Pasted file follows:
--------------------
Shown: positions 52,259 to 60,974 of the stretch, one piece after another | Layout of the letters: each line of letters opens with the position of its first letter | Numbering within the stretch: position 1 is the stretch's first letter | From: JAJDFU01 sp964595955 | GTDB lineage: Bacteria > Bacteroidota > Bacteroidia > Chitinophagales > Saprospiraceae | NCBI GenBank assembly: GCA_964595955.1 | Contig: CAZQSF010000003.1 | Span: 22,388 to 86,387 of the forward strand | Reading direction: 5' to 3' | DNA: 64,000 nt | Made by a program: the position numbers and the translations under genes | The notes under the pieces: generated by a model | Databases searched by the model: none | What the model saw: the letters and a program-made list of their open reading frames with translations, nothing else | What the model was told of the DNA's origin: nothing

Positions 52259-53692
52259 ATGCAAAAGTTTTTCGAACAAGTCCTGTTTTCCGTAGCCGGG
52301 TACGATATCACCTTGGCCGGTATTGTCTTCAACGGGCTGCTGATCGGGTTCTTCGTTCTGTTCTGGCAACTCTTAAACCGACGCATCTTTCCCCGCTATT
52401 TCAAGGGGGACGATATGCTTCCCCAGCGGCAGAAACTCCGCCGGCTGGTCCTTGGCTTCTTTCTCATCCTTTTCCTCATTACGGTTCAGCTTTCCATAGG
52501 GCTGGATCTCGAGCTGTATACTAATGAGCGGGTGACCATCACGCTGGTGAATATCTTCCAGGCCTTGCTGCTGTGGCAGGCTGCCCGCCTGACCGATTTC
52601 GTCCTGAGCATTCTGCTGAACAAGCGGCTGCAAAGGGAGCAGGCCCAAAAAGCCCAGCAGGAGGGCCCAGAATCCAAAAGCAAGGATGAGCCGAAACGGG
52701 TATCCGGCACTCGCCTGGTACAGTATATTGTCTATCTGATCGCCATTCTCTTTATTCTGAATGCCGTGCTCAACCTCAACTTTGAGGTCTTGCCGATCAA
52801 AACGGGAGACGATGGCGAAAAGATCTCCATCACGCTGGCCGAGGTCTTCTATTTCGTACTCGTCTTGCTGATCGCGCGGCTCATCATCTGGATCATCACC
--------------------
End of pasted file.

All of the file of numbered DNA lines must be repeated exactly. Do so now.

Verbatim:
Shown: positions 52,259 to 60,974 of the stretch, one piece after another | Layout of the letters: each line of letters opens with the position of its first letter | Numbering within the stretch: position 1 is the stretch's first letter | From: JAJDFU01 sp964595955 | GTDB lineage: Bacteria > Bacteroidota > Bacteroidia > Chitinophagales > Saprospiraceae | NCBI GenBank assembly: GCA_964595955.1 | Contig: CAZQSF010000003.1 | Span: 22,388 to 86,387 of the forward strand | Reading direction: 5' to 3' | DNA: 64,000 nt | Made by a program: the position numbers and the translations under genes | The notes under the pieces: generated by a model | Databases searched by the model: none | What the model saw: the letters and a program-made list of their open reading frames with translations, nothing else | What the model was told of the DNA's origin: nothing

Positions 52259-53692
52259 ATGCAAAAGTTTTTCGAACAAGTCCTGTTTTCCGTAGCCGGG
52301 TACGATATCACCTTGGCCGGTATTGTCTTCAACGGGCTGCTGATCGGGTTCTTCGTTCTGTTCTGGCAACTCTTAAACCGACGCATCTTTCCCCGCTATT
52401 TCAAGGGGGACGATATGCTTCCCCAGCGGCAGAAACTCCGCCGGCTGGTCCTTGGCTTCTTTCTCATCCTTTTCCTCATTACGGTTCAGCTTTCCATAGG
52501 GCTGGATCTCGAGCTGTATACTAATGAGCGGGTGACCATCACGCTGGTGAATATCTTCCAGGCCTTGCTGCTGTGGCAGGCTGCCCGCCTGACCGATTTC
52601 GTCCTGAGCATTCTGCTGAACAAGCGGCTGCAAAGGGAGCAGGCCCAAAAAGCCCAGCAGGAGGGCCCAGAATCCAAAAGCAAGGATGAGCCGAAACGGG
52701 TATCCGGCACTCGCCTGGTACAGTATATTGTCTATCTGATCGCCATTCTCTTTATTCTGAATGCCGTGCTCAACCTCAACTTTGAGGTCTTGCCGATCAA
52801 AACGGGAGACGATGGCGAAAAGATCTCCATCACGCTGGCCGAGGTCTTCTATTTCGTACTCGTCTTGCTGATCGCGCGGCTCATCATCTGGATCATCACC